Published: January 17, 2012
Hayden Goldberg, 82, died on January 3. He was born in Gardiner, Maine, on February 23, 1929, to Gertrude Swartz Goldberg and Abraham Goldberg and was educated in the public schools of Gardiner. Upon the completion of his third year of high school, he was accepted for admission to Bowdoin College in Brunswick, Maine, from which he graduated cum laude in 1949.
He earned a master’s degree in English literature from Columbia University and completed the requirements for his doctorate at Cambridge University in England. He was a member of Phi Beta Kappa fraternity.
Goldberg began his teaching career at Dartmouth College in Hanover, N.H., and Temple University in Philadelphia; he moved to the New Jersey Institute of Technology, where he taught until his retirement.
With his devoted partner of 57 years, Curtis F. Brown, Goldberg was an avid antiquarian, attending shows and auctions with his sister Faye Montell, a respected Maine dealer, in their search for English Staffordshire china. In addition, he was a devotee of the opera, a passionate stamp collector and a fan of the Boston Red Sox.
A lover of dogs, he was especially fond of his Bedlington terriers as well as his sister’s many border collies.
He was predeceased by his parents and his sisters Joan Goldberg and Faye Montell.
In addition to Curtis Brown, he is survived by his brother-in-law James Montell; nephew Alan Montell, nieces Susan Montell and Karen Montell and her husband Donald L. Brown; an uncle, Professor Milton Gordon; and seven grandnieces and nephews.
Memorial donations made be made to the Temple Beth El Building Fund, 3 Woodlawn Street, Augusta ME 04330-6918 or to a charity of one’s choice.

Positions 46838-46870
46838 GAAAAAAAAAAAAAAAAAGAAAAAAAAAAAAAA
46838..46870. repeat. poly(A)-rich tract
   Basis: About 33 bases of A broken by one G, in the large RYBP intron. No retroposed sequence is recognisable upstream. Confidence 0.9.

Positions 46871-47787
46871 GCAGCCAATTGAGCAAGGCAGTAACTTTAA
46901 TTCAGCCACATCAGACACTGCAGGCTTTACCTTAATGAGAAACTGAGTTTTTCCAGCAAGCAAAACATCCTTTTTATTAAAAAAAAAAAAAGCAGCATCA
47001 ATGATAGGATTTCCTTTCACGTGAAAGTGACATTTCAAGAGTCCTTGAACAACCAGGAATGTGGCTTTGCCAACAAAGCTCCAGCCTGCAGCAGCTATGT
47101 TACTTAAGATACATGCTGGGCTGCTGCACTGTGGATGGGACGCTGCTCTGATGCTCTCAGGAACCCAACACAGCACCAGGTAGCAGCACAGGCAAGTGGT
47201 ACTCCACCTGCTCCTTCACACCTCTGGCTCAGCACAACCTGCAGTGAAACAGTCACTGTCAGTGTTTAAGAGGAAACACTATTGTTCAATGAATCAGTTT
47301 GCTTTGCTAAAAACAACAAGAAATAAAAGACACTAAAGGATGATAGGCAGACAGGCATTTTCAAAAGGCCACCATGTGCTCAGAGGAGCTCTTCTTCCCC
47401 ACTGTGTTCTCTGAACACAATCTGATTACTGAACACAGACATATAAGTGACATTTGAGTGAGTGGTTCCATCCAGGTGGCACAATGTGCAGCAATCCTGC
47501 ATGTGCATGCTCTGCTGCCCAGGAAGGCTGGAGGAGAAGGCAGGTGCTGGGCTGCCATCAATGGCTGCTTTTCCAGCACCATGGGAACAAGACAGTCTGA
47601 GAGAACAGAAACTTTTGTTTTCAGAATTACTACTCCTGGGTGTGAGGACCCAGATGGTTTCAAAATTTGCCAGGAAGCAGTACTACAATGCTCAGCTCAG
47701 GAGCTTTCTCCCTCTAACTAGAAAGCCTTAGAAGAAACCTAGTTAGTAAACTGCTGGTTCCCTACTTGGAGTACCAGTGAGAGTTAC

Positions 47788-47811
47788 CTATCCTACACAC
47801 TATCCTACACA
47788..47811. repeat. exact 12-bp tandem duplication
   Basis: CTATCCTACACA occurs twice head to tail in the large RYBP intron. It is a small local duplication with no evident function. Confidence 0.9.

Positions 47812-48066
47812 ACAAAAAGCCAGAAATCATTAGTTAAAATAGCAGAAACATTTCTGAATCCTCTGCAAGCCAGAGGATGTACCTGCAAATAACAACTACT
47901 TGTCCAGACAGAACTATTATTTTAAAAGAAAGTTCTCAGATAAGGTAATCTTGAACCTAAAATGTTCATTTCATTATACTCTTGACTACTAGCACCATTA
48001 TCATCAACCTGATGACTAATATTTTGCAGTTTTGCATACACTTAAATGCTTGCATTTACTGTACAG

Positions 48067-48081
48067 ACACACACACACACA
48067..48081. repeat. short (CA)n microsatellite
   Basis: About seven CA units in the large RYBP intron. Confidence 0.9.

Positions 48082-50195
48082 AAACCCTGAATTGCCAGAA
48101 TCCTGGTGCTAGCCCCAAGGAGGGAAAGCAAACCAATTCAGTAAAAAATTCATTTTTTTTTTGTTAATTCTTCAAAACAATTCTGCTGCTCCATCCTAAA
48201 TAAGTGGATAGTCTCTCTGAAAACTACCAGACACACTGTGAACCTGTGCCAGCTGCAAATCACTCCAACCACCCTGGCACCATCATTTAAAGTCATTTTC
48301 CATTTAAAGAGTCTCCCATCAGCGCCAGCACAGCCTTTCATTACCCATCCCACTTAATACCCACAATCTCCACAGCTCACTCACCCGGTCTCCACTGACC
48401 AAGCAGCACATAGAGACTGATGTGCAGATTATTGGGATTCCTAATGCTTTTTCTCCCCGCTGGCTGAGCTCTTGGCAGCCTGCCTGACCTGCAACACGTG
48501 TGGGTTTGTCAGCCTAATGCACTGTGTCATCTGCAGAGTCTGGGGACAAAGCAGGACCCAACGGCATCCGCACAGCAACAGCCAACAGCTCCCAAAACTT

Transferware Collectors Club Remembers Hayden Goldberg
With profound sadness, the Transferware Collectors Club (TCC) learned of the death of veteran transferware collector Hayden Goldberg on January 3. Hayden and Curtis F. Brown, his partner of 57 years, began collecting “Old Blue” American historical patterns in 1963, successfully amassing an encyclopedic collection of almost 800 pieces, containing nearly all the known views.
Hayden’s intellectual insights and scholarly contributions to the field of transferware are well known. In the July 1981 edition of The Magazine Antiques, he published “The Earliest Known Example of Historical Blue Staffordshire,” an earthenware plate with a medallion portrait of George Washington and the arms of the United States. Two later articles explored the architecture of Charles Bullfinch on Historical Blue Staffordshire.
The TCC is indebted to both Hayden and Curtis for allowing the club to photograph and document their collection for the TCC’s current interactive online exhibit, “Patriotic America: Blue Printed Pottery Celebrating a New Nation.” Produced in partnership with Historic New England and Winterthur Museum, it provides a definitive database of images illustrating important places and historical events of the early republic.
Hayden will also be remembered for the legendary lunch he and Curtis hosted for TCC members Ted Gallagher and Kurt O’Hare. As described by Gallagher in the Spring-Summer 2010 edition of the TCC Bulletin, “Sandwiches and soup were served in some of the rarest views in ‘Old Blue’ and food never tasted so good.”
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